Dislike: Five-speed automatic transmission can’t match a six-speed unit for fuel economy.
Model: Wrangler Sahara
Base price: $27,970
As tested: $34,425
Horsepower: 285 Hp @ 6400 rpm
Torque: 260 lbs.-ft. @ 4800 rpm
Zero-to-sixty: 8.4 seconds
Antilock brakes: Standard
Side curtain airbags: N/A
First aid kit: N/A
Bicycle friendly: No
Fuel economy: 17/21 mpg city/highway
5 responses to “2012 Jeep Wrangler Sahara”
Has the problem of death wobble solved on 2012 ? It happend to me on the Free way, was lucky it was late night and less traffic.
We drove the car pretty hard on both highways and mountain roads, and it was stable. As I mentioned in the story, the Wrangler’s transmission and steering have to be designed to withstand extreme off-road trails, which means that they aren’t as smooth as passenger cars designed for paved roads only. But I feel that the car is quite safe and solid on the road, including high-speed driving.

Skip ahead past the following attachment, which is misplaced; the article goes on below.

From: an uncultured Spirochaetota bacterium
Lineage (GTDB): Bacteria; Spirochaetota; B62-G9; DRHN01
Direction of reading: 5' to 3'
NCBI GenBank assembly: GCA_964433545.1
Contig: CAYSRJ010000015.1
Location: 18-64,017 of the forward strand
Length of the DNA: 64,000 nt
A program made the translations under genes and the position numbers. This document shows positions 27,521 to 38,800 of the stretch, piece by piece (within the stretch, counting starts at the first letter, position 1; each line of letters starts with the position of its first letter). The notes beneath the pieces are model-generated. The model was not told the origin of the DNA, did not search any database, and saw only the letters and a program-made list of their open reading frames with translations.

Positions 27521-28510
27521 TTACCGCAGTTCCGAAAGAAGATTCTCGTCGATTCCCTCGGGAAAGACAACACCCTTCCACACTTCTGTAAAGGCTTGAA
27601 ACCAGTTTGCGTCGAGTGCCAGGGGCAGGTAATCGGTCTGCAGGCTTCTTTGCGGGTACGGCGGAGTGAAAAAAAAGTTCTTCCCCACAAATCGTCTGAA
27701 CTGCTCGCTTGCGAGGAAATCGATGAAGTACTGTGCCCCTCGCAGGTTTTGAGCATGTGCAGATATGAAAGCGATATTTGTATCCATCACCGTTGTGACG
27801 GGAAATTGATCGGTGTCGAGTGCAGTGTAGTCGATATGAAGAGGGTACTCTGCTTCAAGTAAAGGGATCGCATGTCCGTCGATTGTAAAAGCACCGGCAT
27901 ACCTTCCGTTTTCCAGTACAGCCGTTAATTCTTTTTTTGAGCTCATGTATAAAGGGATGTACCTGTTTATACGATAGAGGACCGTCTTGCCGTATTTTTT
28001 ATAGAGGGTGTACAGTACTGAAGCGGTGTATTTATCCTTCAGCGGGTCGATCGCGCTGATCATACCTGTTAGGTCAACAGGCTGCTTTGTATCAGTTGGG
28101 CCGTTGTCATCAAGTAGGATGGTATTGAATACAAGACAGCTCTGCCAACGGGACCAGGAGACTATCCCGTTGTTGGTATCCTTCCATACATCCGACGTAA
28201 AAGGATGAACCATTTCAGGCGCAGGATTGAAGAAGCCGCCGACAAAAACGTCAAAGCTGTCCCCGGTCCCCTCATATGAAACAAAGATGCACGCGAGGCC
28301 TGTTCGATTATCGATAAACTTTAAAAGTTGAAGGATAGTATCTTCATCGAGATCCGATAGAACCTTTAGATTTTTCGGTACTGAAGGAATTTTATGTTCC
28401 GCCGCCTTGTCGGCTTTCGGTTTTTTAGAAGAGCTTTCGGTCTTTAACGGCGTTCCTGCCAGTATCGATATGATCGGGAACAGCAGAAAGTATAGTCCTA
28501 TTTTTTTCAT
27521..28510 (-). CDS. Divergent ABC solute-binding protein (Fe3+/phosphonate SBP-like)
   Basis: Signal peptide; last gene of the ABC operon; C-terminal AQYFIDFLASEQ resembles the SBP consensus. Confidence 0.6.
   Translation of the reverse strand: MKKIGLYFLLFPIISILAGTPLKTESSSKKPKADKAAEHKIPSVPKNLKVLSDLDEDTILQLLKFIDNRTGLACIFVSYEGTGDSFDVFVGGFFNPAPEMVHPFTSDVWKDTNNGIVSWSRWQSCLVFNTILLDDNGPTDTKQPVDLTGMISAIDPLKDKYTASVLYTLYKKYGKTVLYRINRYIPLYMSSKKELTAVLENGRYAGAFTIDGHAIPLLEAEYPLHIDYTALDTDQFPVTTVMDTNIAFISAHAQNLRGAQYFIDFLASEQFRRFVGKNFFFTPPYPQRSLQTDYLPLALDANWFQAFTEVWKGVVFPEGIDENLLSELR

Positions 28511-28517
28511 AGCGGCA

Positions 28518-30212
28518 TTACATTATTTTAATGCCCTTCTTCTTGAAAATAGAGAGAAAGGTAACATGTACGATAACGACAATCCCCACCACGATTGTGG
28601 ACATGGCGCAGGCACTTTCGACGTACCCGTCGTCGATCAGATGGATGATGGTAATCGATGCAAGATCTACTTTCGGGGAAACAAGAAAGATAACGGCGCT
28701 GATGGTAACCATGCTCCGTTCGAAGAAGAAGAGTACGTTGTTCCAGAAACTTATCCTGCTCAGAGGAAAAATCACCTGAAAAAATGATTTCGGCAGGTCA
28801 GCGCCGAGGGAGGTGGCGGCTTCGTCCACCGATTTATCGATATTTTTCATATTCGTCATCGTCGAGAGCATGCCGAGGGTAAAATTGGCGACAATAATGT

CLBIII November 14th, 2011 at 20:09
I am seriously considering purchasing one of these American legends, it is now (in relative terms and historic context) refined enough to almost be considered mainstream in design.But, it still elucidates that off-road brawn it’s always had! ‘Nuff said!
Hi. Is the Jeep Sahara Wrangler good to drive on streets and freeways? I’m not planning to use this jeep for off roading. Any comments will be appreciated. Ty,
The new Wrangler is a much better vehicle on-road than the model it replaces in my opinion. The new engine gives the Wrangler much better acceleration in the 0-60 and 20-50 ranges. Having said that, it seems kind of a waste not to at least try taking a Wrangler off-road, because of its outstanding capability on really rough trails. You might want to think about attending one of the Jeep Jamboree events where you can learn some of the basic techniques from off-roading experts.